I was rather happy to have received a very fast response from UNESCO in Paris regarding the designation of the Erie Canal as a World Heritage site. It turns out that it has not never been recommended to UNESCO by the U.S. Department of State for consideration. I was given a contact at the State Dept. and I have already written to that individual.
Here is the response I received from UNESCO:
Dear Mike Wrona,
First, I would like to thank you for your e-mail and your interest in World Heritage. For a site to be inscribed on the world Heritage List, it must first be inscribed by the Member State on what is called the Member State’s Tentative List. This list is an inventory of those properties which each State Party intends to consider for nomination during the following years.
You can see these Tentative Lists on our website, by following this link:
If you wish, you can contact the National Commission for UNESCO of the United States of America who would be better placed to give you information about why this site has not yet been considered for World Heritage status, and also take your comments into account.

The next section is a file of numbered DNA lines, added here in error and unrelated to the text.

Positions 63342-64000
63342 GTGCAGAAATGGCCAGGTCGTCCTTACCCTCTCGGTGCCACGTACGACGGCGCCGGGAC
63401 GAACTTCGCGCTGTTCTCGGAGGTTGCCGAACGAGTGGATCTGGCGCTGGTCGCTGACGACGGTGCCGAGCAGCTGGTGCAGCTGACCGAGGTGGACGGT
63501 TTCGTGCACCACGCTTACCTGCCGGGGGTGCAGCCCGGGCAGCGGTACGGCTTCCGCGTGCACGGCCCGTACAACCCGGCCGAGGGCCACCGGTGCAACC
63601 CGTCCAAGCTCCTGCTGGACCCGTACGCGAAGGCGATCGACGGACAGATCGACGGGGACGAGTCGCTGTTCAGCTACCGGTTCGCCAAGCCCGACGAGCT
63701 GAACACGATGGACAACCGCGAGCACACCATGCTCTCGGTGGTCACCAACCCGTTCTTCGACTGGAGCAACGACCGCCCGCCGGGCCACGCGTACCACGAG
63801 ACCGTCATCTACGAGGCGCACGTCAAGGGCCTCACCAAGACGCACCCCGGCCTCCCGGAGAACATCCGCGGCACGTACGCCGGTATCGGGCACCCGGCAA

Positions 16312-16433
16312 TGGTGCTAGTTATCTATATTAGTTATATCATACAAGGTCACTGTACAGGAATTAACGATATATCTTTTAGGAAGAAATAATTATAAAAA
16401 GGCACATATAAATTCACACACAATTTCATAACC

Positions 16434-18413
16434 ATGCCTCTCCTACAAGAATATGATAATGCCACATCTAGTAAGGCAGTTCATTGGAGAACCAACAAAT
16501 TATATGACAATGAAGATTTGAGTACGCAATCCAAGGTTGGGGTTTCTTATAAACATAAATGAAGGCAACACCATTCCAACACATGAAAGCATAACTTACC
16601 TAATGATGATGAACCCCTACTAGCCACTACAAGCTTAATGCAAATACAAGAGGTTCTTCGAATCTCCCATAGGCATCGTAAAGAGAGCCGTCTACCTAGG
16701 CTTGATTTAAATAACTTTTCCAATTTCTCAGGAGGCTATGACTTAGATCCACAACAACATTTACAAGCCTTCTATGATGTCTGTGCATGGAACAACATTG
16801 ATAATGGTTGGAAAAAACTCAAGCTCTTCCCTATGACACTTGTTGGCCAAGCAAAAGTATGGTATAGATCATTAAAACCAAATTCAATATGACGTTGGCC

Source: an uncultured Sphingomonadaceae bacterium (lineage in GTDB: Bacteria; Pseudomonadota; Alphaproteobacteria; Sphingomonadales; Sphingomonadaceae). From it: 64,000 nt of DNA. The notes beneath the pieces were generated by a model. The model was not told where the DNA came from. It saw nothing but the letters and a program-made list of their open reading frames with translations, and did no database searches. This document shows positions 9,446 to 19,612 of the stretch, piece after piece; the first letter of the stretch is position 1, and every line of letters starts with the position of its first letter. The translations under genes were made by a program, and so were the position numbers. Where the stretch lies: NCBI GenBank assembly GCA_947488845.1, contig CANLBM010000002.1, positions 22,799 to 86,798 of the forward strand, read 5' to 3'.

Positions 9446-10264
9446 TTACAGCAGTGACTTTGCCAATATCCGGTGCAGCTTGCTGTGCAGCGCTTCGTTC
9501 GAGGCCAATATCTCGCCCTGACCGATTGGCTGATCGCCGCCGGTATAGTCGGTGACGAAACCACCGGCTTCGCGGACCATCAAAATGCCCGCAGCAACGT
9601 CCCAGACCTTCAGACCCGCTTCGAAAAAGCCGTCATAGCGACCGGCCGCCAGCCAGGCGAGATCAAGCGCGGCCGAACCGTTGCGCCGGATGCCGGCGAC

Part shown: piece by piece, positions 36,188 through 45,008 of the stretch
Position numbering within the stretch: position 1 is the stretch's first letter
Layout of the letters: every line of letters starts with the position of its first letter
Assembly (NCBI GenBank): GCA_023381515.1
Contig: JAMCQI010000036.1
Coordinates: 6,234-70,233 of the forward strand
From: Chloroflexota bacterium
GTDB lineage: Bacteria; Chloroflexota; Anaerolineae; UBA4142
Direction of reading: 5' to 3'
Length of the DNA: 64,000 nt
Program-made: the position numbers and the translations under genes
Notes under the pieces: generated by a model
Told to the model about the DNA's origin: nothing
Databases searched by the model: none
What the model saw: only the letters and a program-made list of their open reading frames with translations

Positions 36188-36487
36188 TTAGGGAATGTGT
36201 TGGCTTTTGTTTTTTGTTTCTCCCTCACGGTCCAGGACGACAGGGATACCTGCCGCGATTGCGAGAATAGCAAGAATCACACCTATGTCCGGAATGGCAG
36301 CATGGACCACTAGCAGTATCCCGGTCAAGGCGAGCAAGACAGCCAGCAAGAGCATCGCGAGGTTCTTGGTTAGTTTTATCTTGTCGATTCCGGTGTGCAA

Here are the contact details you can use:
United States of America
Executive Director : Mr Eric Woodard
U.S. National Commission for UNESCO
Address : Department of State
2121 Virginia Ave.
Washington DC 20037
Phone : (1.202) 663 0026
Fax : (1.202) 663 0035
E-mail : DCUNESCO@state.gov; WoodardEW@state.gov (SG);
Web site : http://www.state.gov/p/io/unesco/
I hope this helps,
UNESCO’s World Heritage Centre
If you would please write or email Mr. Woodward at the State Dept, cut and paste this post if easier for you. It would help. Ask that the Erie Canal be nominated as a World Heritage Site. Maybe something good will come of it. At the least this is a case of “Nothing ventured, Nothing gained.”